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An effort is underway to keep Santa Ana’s jail contract with U.S. Immigration and Customs Enforcement (ICE), with Councilman Jose Solorio scheduling a discussion on the issue for Tuesday’s City Council meeting.
ICE officials announced late last month they have begun the process of ending their contract to house federal immigration detainees at the city jail. That came in the wake of a City Council vote on Dec. 6 to reduce the number of people ICE can detain at the jail, which itself came after an earlier vote to slowly phase out the contract entirely.
Pro-immigration activists celebrated the end of the contract, saying it’s immoral for such a heavily-immigrant city, which recently declared itself a sanctuary city for immigrants, to collaborate with ICE.
But supporters of the contract say it provides a critical revenue stream to cover a $3 million per year debt for the jail’s construction, and that the location makes it much easier for families and attorneys to visit people detained by ICE. The contract generates about $340,000 per month in revenue to the city, according to city staff, much of which supports about 86 correctional officers.
It’s unclear how the city would be able to fund the jail staff, who are represented by the Santa Ana police union, without the ICE contract revenue.
There have also been concerns about the fate of transgender detainees, given that Santa Ana has a specific module for transgender people held by ICE.
And the council’s overall dynamic has changed since the Dec. 6 decision. A week later, two new council members, Solorio and Juan Villegas, were sworn-in.
Solorio, who has been advocating to bring back the contract, placed an item on Tuesday’s agenda to discuss re-establishing it.
“We need to discuss the possible financial consequences of losing this federal contract, and our willingness to explore options for continuing it short term and long term,” Solorio told the Orange County Register about his discussion item.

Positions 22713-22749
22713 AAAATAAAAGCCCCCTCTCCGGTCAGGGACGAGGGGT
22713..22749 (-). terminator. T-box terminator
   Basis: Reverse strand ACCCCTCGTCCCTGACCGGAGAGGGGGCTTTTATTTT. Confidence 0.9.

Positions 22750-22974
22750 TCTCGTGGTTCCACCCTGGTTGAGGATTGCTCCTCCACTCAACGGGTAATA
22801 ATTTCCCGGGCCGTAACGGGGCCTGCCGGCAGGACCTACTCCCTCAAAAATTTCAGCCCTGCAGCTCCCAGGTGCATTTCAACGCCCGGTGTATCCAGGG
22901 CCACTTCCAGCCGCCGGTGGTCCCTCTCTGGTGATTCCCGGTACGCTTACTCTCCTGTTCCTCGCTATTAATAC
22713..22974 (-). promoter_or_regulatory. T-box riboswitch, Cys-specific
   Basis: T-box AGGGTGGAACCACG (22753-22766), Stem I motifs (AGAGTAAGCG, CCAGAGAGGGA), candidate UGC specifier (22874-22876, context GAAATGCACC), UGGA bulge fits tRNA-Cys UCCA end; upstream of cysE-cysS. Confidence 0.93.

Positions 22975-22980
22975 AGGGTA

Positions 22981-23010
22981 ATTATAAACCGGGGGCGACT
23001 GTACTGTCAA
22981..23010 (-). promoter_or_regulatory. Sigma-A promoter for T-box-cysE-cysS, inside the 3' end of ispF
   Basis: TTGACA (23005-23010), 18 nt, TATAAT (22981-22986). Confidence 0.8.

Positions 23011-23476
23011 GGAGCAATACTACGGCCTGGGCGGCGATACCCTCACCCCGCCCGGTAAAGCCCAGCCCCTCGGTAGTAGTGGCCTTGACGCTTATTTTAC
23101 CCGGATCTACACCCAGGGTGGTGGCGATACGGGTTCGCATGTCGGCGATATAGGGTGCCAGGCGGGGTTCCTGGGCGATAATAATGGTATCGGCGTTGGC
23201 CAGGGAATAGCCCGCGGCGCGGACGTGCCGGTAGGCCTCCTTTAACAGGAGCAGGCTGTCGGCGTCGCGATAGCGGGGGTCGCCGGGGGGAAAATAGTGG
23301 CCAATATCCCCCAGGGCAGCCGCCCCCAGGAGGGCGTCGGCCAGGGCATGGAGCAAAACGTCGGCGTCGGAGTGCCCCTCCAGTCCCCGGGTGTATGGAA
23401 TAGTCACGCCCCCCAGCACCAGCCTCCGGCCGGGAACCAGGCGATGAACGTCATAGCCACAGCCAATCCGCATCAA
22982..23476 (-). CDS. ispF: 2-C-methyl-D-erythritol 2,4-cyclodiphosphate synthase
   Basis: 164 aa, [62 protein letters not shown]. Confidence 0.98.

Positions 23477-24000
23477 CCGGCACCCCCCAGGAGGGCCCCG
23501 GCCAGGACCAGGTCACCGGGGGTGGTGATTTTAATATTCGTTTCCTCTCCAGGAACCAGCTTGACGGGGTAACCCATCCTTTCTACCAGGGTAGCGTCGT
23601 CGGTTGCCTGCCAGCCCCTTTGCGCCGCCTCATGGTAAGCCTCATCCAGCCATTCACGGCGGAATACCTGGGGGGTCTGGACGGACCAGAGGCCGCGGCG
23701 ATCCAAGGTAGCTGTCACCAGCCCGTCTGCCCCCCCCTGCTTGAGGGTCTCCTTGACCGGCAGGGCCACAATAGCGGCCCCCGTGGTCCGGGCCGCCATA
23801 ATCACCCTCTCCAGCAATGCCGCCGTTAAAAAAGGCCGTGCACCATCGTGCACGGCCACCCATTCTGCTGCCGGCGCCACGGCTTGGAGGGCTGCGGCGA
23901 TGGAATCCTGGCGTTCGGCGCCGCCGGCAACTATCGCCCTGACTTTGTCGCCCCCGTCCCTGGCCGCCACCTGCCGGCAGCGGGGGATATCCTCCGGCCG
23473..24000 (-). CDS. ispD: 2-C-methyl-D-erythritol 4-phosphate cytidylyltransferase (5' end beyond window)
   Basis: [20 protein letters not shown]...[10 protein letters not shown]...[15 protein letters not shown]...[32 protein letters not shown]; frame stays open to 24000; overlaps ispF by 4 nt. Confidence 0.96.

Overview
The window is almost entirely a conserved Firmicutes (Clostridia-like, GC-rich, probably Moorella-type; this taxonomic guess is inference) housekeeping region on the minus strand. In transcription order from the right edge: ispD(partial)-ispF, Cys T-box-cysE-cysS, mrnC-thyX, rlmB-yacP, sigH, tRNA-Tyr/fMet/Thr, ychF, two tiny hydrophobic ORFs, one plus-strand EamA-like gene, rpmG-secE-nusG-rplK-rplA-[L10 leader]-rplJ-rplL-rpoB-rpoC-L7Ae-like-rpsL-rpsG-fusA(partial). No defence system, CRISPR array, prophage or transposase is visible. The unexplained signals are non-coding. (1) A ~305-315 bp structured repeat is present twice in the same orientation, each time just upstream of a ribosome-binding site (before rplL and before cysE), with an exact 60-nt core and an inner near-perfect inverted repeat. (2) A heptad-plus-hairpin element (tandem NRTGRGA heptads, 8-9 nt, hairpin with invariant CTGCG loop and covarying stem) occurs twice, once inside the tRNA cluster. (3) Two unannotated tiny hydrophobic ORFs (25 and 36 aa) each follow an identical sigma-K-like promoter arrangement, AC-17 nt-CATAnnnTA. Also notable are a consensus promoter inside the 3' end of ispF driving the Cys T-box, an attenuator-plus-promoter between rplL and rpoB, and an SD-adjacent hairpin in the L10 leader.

“Many of our constituents don’t want to lose the revenue or their opportunity to visit federal detainees locally.”
Immigration activists, meanwhile, are preparing to keep up their fight against the contract.
“I think it’s disingenuous, that it’s sort of being done under the guise of ‘We care about the people here,’…when it really comes down to the money,” Hairo Cortes, an activist with Orange County Immigrant Youth United, told the Register.
Santa Ana’s contract with ICE dates to 2006. After its existence became public in 2013, pro-immigration activists mounted a campaign to have the City Council cancel the contract.
Their pressure culminated in a decision last May to phase out the contract by the year 2020, and another decision on Dec. 6 to reduce the number of people ICE can detain at any given time from 200 to 128. ICE had previously told the city it would cancel the contract if the city reduced the beds below a certain level, according to city officials.
And ICE officials ended up following through, announcing Feb. 23 that they were triggering a 90-day period to cancel the contract.
Tuesday night’s discussion of the ICE contract is scheduled toward the end of the City Council meeting, which starts at 5:45 at Santa Ana City Hall. Members of the public will be able to comment.
Nick Gerda covers county government and Santa Ana for Voice of OC. You can contact him at email@example.com.